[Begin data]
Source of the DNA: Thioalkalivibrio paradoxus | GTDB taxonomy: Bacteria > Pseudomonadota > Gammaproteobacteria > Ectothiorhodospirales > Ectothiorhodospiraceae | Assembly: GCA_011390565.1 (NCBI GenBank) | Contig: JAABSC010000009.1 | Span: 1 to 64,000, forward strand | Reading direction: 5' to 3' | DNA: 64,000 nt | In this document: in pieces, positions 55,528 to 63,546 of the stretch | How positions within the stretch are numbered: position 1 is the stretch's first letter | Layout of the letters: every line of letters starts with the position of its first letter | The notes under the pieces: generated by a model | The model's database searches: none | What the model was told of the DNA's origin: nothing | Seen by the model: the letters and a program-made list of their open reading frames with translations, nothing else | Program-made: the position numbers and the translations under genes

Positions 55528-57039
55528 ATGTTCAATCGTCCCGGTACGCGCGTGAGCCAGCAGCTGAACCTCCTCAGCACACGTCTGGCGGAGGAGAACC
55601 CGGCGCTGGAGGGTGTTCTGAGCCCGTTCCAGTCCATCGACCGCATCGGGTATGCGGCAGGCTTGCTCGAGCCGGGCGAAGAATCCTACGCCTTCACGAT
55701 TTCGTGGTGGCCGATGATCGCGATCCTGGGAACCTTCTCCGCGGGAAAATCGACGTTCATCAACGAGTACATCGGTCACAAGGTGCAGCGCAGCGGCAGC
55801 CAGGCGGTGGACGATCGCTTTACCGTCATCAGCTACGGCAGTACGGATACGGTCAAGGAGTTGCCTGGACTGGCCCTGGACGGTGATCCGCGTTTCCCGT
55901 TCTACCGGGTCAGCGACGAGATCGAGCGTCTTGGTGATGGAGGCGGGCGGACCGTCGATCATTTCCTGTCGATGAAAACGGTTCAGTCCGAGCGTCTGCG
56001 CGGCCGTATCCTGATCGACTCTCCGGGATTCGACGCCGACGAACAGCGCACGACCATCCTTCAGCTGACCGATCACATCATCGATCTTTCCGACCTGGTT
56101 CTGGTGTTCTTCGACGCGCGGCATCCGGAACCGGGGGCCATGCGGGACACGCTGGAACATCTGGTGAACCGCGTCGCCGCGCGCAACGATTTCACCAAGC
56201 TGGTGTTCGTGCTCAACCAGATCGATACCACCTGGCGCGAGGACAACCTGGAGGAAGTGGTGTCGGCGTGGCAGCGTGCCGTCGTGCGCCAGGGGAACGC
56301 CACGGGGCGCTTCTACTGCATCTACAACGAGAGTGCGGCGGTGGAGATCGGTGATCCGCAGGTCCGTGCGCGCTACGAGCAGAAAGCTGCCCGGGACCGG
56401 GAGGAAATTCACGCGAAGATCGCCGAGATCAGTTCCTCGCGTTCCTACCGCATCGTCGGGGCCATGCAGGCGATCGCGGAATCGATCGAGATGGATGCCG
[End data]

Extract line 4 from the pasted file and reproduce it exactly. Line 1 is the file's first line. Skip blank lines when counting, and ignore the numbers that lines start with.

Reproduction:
55601 CGGCGCTGGAGGGTGTTCTGAGCCCGTTCCAGTCCATCGACCGCATCGGGTATGCGGCAGGCTTGCTCGAGCCGGGCGAAGAATCCTACGCCTTCACGAT